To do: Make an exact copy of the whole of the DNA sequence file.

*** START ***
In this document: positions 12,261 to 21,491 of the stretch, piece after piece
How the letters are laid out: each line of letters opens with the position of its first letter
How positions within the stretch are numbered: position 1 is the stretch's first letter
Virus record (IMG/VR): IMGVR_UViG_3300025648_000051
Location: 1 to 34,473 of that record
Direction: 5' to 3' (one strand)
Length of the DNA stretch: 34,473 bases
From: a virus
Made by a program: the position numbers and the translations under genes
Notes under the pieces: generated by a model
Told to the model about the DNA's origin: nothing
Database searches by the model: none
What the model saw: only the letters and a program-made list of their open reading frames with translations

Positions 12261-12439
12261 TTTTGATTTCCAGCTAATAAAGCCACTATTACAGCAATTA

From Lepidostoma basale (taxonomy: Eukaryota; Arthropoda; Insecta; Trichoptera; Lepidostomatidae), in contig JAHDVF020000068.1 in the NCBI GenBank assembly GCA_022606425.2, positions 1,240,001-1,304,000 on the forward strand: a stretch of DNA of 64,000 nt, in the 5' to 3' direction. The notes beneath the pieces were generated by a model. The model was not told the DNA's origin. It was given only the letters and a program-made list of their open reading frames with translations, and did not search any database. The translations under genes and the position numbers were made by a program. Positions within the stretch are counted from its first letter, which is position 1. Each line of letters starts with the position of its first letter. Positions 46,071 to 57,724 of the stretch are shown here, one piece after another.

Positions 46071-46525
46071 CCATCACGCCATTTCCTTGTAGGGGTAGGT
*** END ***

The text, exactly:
In this document: positions 12,261 to 21,491 of the stretch, piece after piece
How the letters are laid out: each line of letters opens with the position of its first letter
How positions within the stretch are numbered: position 1 is the stretch's first letter
Virus record (IMG/VR): IMGVR_UViG_3300025648_000051
Location: 1 to 34,473 of that record
Direction: 5' to 3' (one strand)
Length of the DNA stretch: 34,473 bases
From: a virus
Made by a program: the position numbers and the translations under genes
Notes under the pieces: generated by a model
Told to the model about the DNA's origin: nothing
Database searches by the model: none
What the model saw: only the letters and a program-made list of their open reading frames with translations

Positions 12261-12439
12261 TTTTGATTTCCAGCTAATAAAGCCACTATTACAGCAATTA

From Lepidostoma basale (taxonomy: Eukaryota; Arthropoda; Insecta; Trichoptera; Lepidostomatidae), in contig JAHDVF020000068.1 in the NCBI GenBank assembly GCA_022606425.2, positions 1,240,001-1,304,000 on the forward strand: a stretch of DNA of 64,000 nt, in the 5' to 3' direction. The notes beneath the pieces were generated by a model. The model was not told the DNA's origin. It was given only the letters and a program-made list of their open reading frames with translations, and did not search any database. The translations under genes and the position numbers were made by a program. Positions within the stretch are counted from its first letter, which is position 1. Each line of letters starts with the position of its first letter. Positions 46,071 to 57,724 of the stretch are shown here, one piece after another.

Positions 46071-46525
46071 CCATCACGCCATTTCCTTGTAGGGGTAGGT